Quote of Note: Jeanne Gang at The Interview Show

Re-blogged from UnBeige.
Written by Steve Delahoyde.
Originally posted October 4, 2010.

“Q: Is there any money in skyscrapers?
A: Not when you make every floor plan different.

– Heard spoken this weekend by Jeanne Gang of Studio Gang who was a guest at this month’s The Interview Show. Among her many great projects, the architect was responsible for one of Chicago’s best new buildings, the Aqua Tower, which earned her international praise and had the New Yorker‘s resident critic, Paul Goldberger, calling her the anti-Zaha Hadid for her focus on problem-solving over shape-making. In the interview, she also revealed that she’d originally wanted to be a veterinarian as a child and as the product of an engineer father who took the family on road trips to see bridges, she once made a traveling bar out of an old pull wagon. Gang was our favorite part of the show, coming across as both friendly and accessible, both in the interview and after when she hung out with everyone at the bar, drinking beer and chatting (we’ve never gotten to do that with Zaha). Footage of the interview should be available in the next month or so. Check back in, as we’ll make sure to post it.”

>> October 4’s daily design idea is let’s celebrate “problem-solving over shape-making.”

October 4, 2010 at 12:24 pm Leave a comment

3×3 with Jacques Laroche.

Jacques Laroche is a computer scientist who explores the intersection between science, politics, and society. He is also an active creator and thinker, who avidly believes in the power of design.

What do you design?
I design objects and ideas that push the boundaries of standard conception. Although objects are inextricably linked to ideas, I specify objects and ideas because I have worked in the the realms of physical creation (photography, digital component design, circuit bending, music production, etc.) and of pure thought (philosophy and writing).

I believe that when one engages in the practice of writing they are in effect involved in the creation, or design, of ideas. Accomplished writers take this further by weaving their ideas into a web that catches the minds of their target audience, sometimes known as the efficient transmission of memes. The totality of this process – creation of ideas, identification of a plausible target audience, and distribution via an effective medium – constitutes an intricate design process.

Where do you design?
When I was involved in photography, my location was New York City, mostly at night and usually confined to sites with a sense of symmetry. Electronics design usually happens in my home, on a central sturdy table that’s covered with audio and video cables, wires, components and tools. Adjacent to the table is a computer where I research the project at hand as well as a library of books for the same, though analog, purpose. Writing happens either at home, at coffee shops, or in libraries.

Pathways by Jacques Laroche; chair, presumably where thinking occurs

Why do you design?
For two reasons: First, because accepting the world at face value is not an option for me. In the particular case of the design of electronics, users – or citizens (as opposed to “consumers”) – are provided with an intentionally limited options. Increasing the functionality and availabilities of a product, for example the amount of sounds on a drum machine, can be easy, but most manufacturers maintain a fairly stifling and presumptuous relationship with their consumers by controlling the availability of a feature or overall product. In effect, corporations are telling citizens  “our job is to design and produce, your job is to passively and continuously consume”.  From where I stand, this is unacceptable, and active design on the part of the citizenry is one definite way to counteract this fact.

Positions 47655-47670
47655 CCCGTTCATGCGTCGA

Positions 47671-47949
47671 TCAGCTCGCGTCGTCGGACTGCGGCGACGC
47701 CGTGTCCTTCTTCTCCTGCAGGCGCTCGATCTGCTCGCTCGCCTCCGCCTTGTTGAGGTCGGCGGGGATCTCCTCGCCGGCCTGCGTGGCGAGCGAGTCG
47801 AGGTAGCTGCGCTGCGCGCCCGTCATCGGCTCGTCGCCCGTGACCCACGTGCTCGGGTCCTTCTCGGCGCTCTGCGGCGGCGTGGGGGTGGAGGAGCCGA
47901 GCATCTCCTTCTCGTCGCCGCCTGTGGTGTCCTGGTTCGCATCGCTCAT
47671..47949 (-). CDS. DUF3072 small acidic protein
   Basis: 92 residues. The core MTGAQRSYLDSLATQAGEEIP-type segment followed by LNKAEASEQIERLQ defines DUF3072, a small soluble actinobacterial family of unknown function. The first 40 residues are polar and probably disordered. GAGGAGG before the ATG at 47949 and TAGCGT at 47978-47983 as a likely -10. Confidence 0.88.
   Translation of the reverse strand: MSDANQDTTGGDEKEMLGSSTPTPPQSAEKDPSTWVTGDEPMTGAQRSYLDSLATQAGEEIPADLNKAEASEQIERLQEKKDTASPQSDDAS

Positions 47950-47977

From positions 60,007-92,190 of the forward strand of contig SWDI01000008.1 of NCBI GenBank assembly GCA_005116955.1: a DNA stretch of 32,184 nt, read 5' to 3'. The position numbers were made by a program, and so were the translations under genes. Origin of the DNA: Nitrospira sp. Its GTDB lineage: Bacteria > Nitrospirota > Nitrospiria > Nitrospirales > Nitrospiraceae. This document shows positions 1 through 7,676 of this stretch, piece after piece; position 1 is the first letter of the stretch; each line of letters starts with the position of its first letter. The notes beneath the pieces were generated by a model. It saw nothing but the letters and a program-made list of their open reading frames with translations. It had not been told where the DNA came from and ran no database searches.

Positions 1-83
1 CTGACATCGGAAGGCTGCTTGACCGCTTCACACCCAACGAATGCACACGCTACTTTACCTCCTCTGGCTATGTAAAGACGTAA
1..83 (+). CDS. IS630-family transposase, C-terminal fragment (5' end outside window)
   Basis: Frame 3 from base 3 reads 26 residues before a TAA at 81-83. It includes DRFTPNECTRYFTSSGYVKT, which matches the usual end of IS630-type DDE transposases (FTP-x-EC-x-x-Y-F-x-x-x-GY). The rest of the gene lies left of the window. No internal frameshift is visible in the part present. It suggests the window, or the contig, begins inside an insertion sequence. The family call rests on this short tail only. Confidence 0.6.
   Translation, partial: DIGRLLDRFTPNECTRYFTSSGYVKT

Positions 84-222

Second, I believe that creation is an integral part of human purpose. Design is essential the spiritual well-being of an individual. When someone contributes something that they have personally designed (whether the item exists physically or solely in the realm of ideas), he or she will likely feel useful to and integrated with his or her family, community, society.

drum machine modification, in progress

July 14’s daily design idea is be more like Jacques: “opt for vitality rather than stagnation, contribution instead of passive consumption, life over death.”

Find Jacques on Current Perspectives.
All images by Jacques Laroche.

July 14, 2010 at 10:56 am Leave a comment

3×3 with Jeremy Pickett.

Jeremy Pickett is the founder and designer at Pickett Furniture, a custom furniture and studio line furniture shop in Red Hook, Brooklyn. After a long and winding career path working for other furniture makers (and a hiatus which included a round the world trip with his family), Jeremy Pickett debuted his furniture line in 2009.

What do you design?
I started the business with a studio line of furniture that debuted at ICFF last year. Since then, we have gone on to work with designers on custom pieces and built-in cabinetry that fits our aesthetic. Later this summer we will debut a new line of green and sustainable lighting that features bamboo shades and LED wiring.

Photo by John Muggenborg/Mugg Photo (left/above) and Kevin O’Brien (right/below).

How do you design?
Our overlying goal when making either a custom piece for a client or designing a new piece of furniture for our studio collection is to make sure we are creating furniture that can’t be recreated in a mass production factory. We make our furniture out of solid wood which is hand selected for each project. By retracing history’s steps using traditional hand-cut Japanese-style joinery, we are also able to create designs that defy factory construction methods.

Where do you design?
Our workshop and showroom is located on Pier 41 in Red Hook. I absolutely love our location. It’s an incredibly peaceful space from which to create. Being on a pier means no traffic noises and water views on three sides of the building. I placed my desk in a specific spot in our office so I can see the Statue of Liberty out the window from my desk chair.

June 20’s daily design idea is be more like Jeremy: bring care to your craft, find a workspace you love, and seek inspiration throughout the world.

Pickett Furniture is located at 204 Van Dyke Street, Pier 41. The showroom is open by appointment Monday- Friday 9:00am – 6:00pm. (347)404-3066.

“Like” Pickett on Facebook and be privy to Facebook-only giveaways, updates, and shared links to other great websites and design events.
“Follow” Pickett on Twitter for day to day (sometimes hour by hour) happenings and thoughts going on in the studio and workshop.
Pickett’s Tumblr blog showcases step by step galleries of projects (completed and ongoing).

Learn more about 3×3 interviews at Daily Design Idea.

June 20, 2010 at 5:20 am 3 comments

Older Posts

Recent Posts

Idea Updates

Creative Commons License
Content on Daily Design Idea is by Gisela Garrett and is licensed under a Creative Commons Attribution-NonCommercial-ShareAlike 3.0 Unported License, unless specifically noted otherwise.

Daily Design Idea's visual identity is designed by Quentin Regos. All components copyright © 2010 Quentin Regos. All rights reserved.